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Art in Eighteenth-Century Rome


Pompeo Batoni
Lucca 1708–1787 Rome

Saint Louis Gonzaga
ca. 1744

oil on canvas, oval, in an 18th-century frame
31 7/8 x 26 3/8 inches
81 x 67 cm



Sir Charles Turner (1726–1783), Kirkleatham, Yorkshire
Marquis de Sagenzac (1867–1962), Brussels, 1925
with M. & C. Sestieri and Alberto di Castro, Rome, 1968; acquired by the following
Private Collection, New York



New York, Colnaghi, Pompeo Batoni (1708–1787), 17 November–18 December 1982
Philadelphia, Philadelphia Museum of Art, The Splendor of 18th-Century Rome, 16 March–28 May 2000; traveled to Houston, Museum of Fine Arts Houston, The Splendor of Rome: The 18th Century, 25 June–17 September 2000
Worcester, Worcester Art Museum, Hope and Healing: Painting in Italy in a Time of Plague, 1500–1800, 3 April–25 September 2005



Edgar Peters Bowron, Pompeo Batoni (1708–1787), New York, 1982, exh. cat., pp. 20–21, reproduced no. 6.
Anthony Clark and Edgar Peters Bowron, Pompeo Batoni: A Complete Catalogue of his Works with an Introductory Text, New York, 1985, p. 234, reproduced no. 89.
Edgar Peters Bowron, in Edgar Peters Bowron and Joseph J. Rishel, eds., Art in Rome in the Eighteenth Century, Philadelphia, 2000, exh. cat., p. 309, reproduced no. 164.
Franco Mormando, in Gauvin A. Bailey, Pamela M. Jones, et. al., eds., Hope and Healing: Painting in Italy in a Time of Plague, 1500–1800, Worcester, 2005, exh. cat., no. 19, pp. 27–28 and 214–15, reproduced p. 214.
Edgar Peters Bowron, Pompeo Batoni: A Complete Catalogue of his Paintings, New Haven, 2016, vol. I, pp. 79–80, no. 64, reproduced p. 80.


Lent by a private collection, New York

This intensely poetic depiction of the Jesuit patron saint of Roman Catholic youth, St. Louis (also known as Aloysius) Gonzaga, comes from the apogee of Batoni’s early maturity. Batoni had moved to Rome in 1727 and in the 1740s established himself as the preeminent painter of altarpieces and history paintings in Rome. It was not until about 1750 that he turned his attention to the lucrative business of painting the portraits of foreign tourists.

The tender gaze of the delicately drawn young saint, the refinement of the still life details and the Subleyras-like white folds of his surplice show the virtuosity of the artist at his most appealing. It is datable to ca. 1744 when an untraced version of the same subject is recorded as having been painted for one of the artist’s most important early Lucchese patrons, Francesco Buonvisi, whose wife was the artist’s godmother. Buonvisi would commission from Batoni two great scenes from the story of Achilles now in the Uffizi (Vasari Corridor, nos. 544 and 549).

Batoni seems to have favored the oval format at this moment in his career, using it in the 1743 Ecstasy of St. Catherine of Siena (Museo Nazionale di Villa Guinigi, Lucca, 302) the 1743 Annunciation commissioned by Pope Benedict XIV and the more domestic Penitent Magdalene (private collection, New York) painted in 1750. The Sacred Heart of Jesus of 1765–67, painted for Il Gesu and one of the most venerated images of the eighteenth century shows Batoni turning to the same format for another Jesuit commission.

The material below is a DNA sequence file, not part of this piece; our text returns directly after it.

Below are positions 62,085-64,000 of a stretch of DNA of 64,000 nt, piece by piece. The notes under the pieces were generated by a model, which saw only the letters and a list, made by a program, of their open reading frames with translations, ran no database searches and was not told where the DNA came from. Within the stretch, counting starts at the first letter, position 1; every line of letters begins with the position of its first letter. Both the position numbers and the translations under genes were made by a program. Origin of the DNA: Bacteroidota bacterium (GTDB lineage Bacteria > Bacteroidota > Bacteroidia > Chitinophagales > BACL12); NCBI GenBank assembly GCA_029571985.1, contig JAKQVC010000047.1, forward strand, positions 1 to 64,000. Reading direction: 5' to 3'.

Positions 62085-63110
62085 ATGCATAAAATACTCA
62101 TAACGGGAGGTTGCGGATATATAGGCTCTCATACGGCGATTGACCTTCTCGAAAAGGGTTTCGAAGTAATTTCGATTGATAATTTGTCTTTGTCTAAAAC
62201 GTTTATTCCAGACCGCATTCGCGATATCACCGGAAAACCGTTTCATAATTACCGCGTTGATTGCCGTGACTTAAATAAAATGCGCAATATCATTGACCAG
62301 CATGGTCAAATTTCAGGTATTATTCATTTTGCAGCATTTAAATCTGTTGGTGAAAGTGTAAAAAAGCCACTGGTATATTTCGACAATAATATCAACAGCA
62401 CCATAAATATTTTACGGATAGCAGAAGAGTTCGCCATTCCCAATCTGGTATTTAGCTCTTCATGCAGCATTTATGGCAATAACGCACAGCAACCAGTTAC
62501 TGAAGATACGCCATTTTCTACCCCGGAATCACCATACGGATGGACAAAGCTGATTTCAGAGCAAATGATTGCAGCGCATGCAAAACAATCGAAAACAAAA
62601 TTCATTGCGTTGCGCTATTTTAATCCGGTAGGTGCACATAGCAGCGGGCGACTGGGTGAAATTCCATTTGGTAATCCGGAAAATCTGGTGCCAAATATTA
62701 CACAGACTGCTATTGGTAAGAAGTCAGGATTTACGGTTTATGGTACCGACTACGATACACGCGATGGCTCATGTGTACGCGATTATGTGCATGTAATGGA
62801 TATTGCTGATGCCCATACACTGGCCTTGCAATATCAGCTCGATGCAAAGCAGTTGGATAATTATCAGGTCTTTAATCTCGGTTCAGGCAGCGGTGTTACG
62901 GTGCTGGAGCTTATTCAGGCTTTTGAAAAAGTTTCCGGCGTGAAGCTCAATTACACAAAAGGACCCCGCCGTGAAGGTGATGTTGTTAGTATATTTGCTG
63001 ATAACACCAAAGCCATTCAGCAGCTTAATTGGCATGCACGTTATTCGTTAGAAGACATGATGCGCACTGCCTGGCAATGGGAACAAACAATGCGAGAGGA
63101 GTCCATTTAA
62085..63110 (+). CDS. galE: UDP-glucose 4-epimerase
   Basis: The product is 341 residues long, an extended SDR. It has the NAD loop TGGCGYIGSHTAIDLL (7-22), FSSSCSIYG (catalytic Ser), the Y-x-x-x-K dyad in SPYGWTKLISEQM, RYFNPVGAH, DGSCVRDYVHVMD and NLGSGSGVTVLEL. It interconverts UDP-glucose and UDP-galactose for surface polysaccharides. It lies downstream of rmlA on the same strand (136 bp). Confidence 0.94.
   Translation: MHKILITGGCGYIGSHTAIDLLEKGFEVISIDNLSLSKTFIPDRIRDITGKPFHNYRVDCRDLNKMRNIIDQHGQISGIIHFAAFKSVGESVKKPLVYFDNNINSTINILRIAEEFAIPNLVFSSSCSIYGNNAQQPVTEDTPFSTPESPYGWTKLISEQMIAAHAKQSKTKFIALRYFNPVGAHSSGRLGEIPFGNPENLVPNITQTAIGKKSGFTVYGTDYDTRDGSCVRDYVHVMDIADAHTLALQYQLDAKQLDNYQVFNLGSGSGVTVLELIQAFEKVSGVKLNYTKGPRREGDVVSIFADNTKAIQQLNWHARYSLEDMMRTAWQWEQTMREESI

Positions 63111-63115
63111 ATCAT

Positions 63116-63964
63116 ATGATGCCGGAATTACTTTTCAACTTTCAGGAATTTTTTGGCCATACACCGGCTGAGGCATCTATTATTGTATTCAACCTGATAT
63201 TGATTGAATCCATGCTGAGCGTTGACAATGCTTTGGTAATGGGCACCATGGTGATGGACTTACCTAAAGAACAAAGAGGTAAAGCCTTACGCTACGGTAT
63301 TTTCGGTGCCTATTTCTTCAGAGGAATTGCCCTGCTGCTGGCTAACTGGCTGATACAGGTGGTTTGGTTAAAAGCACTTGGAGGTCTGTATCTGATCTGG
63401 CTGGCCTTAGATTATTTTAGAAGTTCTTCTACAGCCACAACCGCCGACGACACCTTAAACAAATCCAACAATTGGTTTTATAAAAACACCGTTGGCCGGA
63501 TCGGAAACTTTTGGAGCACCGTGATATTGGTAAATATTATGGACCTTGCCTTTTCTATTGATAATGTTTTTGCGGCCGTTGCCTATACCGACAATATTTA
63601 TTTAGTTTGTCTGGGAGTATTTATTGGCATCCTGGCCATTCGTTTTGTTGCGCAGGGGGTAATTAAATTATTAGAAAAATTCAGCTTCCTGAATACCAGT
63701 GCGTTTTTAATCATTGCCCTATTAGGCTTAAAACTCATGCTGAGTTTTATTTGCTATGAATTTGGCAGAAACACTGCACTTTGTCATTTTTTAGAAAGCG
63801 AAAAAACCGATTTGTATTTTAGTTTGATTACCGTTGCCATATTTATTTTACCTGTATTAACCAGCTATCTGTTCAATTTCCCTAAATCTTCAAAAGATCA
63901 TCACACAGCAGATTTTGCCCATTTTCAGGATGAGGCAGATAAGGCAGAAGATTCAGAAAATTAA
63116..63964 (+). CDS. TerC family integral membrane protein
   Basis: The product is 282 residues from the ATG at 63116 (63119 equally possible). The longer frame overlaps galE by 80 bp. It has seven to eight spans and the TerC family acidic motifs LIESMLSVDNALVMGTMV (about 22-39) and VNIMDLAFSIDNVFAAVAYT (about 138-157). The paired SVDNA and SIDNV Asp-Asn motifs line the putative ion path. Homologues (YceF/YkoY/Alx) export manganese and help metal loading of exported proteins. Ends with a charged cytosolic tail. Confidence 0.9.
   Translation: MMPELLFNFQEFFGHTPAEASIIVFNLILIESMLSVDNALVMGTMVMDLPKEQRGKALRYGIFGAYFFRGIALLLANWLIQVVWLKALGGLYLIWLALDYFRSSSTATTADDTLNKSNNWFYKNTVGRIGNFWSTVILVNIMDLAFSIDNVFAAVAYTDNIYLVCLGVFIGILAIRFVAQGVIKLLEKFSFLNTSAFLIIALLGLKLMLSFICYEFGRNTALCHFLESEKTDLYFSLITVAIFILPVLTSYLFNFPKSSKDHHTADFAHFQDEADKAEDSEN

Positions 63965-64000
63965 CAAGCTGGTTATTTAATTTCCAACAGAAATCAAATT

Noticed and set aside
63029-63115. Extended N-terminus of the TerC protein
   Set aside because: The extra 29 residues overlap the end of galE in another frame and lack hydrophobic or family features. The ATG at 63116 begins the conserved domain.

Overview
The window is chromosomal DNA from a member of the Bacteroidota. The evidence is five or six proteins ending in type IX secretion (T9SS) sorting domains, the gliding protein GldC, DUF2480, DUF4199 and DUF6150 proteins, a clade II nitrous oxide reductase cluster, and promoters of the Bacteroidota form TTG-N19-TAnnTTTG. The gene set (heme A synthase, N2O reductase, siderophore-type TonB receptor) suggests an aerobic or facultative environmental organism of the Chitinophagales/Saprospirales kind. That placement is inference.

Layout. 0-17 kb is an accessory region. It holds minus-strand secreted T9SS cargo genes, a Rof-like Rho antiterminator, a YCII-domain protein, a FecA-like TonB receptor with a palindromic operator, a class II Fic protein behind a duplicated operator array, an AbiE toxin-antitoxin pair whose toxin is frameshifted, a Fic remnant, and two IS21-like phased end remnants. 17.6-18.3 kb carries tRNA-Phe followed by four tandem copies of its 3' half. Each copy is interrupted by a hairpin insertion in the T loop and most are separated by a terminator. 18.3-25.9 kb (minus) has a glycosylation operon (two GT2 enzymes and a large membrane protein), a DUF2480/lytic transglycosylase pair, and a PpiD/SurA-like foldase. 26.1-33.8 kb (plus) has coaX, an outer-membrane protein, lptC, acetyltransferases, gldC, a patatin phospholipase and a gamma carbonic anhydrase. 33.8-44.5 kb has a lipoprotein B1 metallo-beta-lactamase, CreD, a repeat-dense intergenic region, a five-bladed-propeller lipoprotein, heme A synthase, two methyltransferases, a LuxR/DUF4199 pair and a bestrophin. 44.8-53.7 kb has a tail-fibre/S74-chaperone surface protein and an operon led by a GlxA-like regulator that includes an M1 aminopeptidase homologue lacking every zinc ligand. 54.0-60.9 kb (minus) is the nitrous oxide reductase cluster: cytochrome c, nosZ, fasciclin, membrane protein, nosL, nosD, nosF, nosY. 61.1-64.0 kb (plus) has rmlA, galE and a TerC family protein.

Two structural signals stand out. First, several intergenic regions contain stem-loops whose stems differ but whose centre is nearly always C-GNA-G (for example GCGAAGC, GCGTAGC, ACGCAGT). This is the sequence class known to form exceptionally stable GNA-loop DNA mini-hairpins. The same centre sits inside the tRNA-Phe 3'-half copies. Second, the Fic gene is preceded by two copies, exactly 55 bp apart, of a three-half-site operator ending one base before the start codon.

The original destination for this painting is not documented. We know that he painted a smaller depiction of the subject for Francesco Buonvisi but the inscription on the back of this painting almost certainly places it in the collection of a well-known British collector and Grand Tourist, Sir Charles Turner. Turner was portrayed with his friend John Woodyeare of whom Batoni painted a portrait formerly owned by Anthony Clark (Minneapolis Institute of Art, 78.24; fig. 1) and two other visitors in a caricature by Reynolds (see cat. 39) from 1751. It is entirely possible that Charles Turner, who was in Rome in 1751 and had a friend who was painted by Batoni in 1750, bought this painting directly from the artist. The British taste for Catholic subject matter, notwithstanding their Protestant faith, was enthusiastic and Italian paintings from all periods with religious imagery were acquired by milordi on the Grand Tour. Not only Carracci, Domenichino and Reni but works by Maratti, Imperiali and Masucci.

St. Louis Gonzaga figured prominently as a popular Jesuit saint around the world following the approval of his cult in 1621 which led to his canonization in 1726. The eldest son of the Marquis of Castiglione he renounced a military career for a Jesuit novitiate at S. Andrea al Quirinale in Rome. He nursed the sick in the Jesuit hospital of S. Maria della Consolazione during a plague epidemic in 1591 to which he himself succumbed. During his sickness he was ministered to by the celebrated cardinal, theologian and Doctor of the Church Robert Bellarmine who testified to the young man’s holiness. He was interred in the Jesuit church of S. Ignazio in Rome where his resting place was adorned with one of the masterpieces of late baroque sculpture in Rome, The Apotheosis of Saint Louis Gonzaga by Pierre Legros carved in 1698 (fig. 2). The celebration of the saint’s feast day there on 21 June is now an occasion for the supplication for and remembrance of AIDS victims.

A related drawing in red and white chalk (cat. 7; image below) is also on view at our exhibition. ❖

Fig. 1 Pompeo Batoni, Portrait of John Woodyeare, 1750, oil on canvas, 97.8 x 71.8 cm. Minneapolis Institute of Art, Minneapolis, 78.24. The John R. Van Derlip Fund and funds given in memory of Anthony M. Clark, director of The Minneapolis Institute of Arts, 1963-73
Fig. 2 Pierre Legros, Aloysius Gonzaga in Glory, 1698, Sant’Ignazio, Rome
Fig. 3 related drawing, catalogue number 7
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